Cartier, Buccellati (Timeless Art), Tiffany & Co and Bulgari should be on the lookout for the work of Baby Bee Hummingbirds with their jewellery that is taking the market by surprise.
People who have ever wondered what to do with their leftover IVF embryos in storage and can’t use them, don’t want to keep on paying the hefty storage fees or don’t want to donate them, but somehow want to immortalize them, are having them made into precious and very elegant pieces of jewellery. These keepsake works of art are all the rage at the moment and are becoming important elements of women’s personal collections. This very innovative fashion trend that originated in Australia is taking the world by storm.
The astonishing jewellery designs are possible at the Embryo Ash Studio, part of Baby Bee Hummingbirds, where people just send in their leftover embryos, and the company takes care of the rest, cremating the embryo and transforming it all into a lovely work of art. They say that their “exclusive jewellery infused with embryo ash” leaves “no part behind and the entire memory of your experiences combined.” A few people may think this fashion trend is somewhat extreme, but not so to the many people who have already had their embryos immortalized. For those who don’t want to display their leftover embryos, or perhaps find it too strong of a fashion statement, they can always have a vial of breastmilk made into a fancy design to wear. As the Baby Bee Hummingbirds website says, “… I truly believe that DNA & breastmilk keepsake jewellery has become so popular in recent years because people are actively looking to immortalise their memories and milestones – they want to make sure their stories are not forgotten. Art already does this beautifully, we know. But even art fades or hangs on walls, overlooked and forgotten.” The company has also developed do it yourself kits and offers a 6-month online course with certification in this fine art of jewellery making at their Academy.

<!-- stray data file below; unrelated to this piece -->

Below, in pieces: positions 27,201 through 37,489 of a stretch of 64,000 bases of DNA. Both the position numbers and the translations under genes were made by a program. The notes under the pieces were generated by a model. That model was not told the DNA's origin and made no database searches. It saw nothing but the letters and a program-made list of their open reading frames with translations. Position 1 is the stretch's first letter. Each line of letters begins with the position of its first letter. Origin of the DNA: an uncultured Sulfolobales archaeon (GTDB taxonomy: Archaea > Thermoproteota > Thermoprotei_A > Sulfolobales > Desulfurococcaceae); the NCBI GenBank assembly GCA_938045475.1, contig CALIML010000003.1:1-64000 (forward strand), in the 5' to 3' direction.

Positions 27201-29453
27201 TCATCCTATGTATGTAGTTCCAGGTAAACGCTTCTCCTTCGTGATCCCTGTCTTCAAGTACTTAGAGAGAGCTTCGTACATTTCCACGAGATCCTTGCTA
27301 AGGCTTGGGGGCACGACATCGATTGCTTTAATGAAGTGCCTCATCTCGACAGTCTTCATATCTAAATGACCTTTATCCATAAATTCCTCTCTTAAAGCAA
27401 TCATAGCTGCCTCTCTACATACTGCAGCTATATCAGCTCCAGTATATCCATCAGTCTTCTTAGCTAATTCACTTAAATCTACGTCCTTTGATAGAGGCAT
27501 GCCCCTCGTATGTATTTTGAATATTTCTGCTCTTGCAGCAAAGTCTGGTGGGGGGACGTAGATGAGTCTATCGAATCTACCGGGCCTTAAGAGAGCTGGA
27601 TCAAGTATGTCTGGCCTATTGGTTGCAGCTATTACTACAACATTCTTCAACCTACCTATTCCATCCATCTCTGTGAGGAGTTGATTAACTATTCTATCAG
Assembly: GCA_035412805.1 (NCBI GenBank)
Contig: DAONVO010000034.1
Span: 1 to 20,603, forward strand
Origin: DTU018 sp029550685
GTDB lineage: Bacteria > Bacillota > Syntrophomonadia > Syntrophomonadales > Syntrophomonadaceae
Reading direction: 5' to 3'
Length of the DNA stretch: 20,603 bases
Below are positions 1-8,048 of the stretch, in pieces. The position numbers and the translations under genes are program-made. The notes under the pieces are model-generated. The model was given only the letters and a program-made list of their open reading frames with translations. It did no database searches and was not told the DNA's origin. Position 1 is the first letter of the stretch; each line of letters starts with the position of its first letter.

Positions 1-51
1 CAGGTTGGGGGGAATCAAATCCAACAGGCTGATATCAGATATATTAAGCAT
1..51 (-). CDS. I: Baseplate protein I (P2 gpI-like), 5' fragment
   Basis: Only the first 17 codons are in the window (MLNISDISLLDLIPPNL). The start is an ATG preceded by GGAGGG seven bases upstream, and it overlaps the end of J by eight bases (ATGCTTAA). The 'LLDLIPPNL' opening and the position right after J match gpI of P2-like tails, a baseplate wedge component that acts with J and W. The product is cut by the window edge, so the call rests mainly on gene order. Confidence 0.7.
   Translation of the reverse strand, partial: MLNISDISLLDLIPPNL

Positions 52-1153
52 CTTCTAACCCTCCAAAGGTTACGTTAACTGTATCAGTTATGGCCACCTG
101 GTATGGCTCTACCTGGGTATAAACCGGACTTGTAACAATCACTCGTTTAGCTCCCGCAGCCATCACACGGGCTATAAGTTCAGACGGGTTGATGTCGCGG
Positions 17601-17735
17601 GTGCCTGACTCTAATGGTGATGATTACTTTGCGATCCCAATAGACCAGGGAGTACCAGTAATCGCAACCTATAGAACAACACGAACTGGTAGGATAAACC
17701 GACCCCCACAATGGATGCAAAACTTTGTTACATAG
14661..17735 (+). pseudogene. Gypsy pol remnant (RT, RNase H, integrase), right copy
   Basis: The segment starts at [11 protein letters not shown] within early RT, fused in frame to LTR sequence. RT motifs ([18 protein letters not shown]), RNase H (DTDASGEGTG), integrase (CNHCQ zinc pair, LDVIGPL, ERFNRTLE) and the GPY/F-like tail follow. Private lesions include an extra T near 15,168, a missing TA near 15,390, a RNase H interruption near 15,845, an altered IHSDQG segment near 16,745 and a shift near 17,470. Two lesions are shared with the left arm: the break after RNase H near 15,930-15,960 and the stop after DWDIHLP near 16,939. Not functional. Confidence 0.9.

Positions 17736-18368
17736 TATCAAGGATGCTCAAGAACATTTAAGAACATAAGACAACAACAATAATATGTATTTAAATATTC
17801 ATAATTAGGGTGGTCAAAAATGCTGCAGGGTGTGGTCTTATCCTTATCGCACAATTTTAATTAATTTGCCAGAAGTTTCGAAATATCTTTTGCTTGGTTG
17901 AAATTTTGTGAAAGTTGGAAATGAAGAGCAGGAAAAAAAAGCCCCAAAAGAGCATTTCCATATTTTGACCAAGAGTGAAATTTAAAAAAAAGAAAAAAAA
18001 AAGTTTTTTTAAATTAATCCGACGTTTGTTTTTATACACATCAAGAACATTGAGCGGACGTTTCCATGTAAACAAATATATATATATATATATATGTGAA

Embryo and breastmilk jewellery could well be considered the pièces de résistance of jewellery making in this century!
Volume 33 no 5 May /June 2019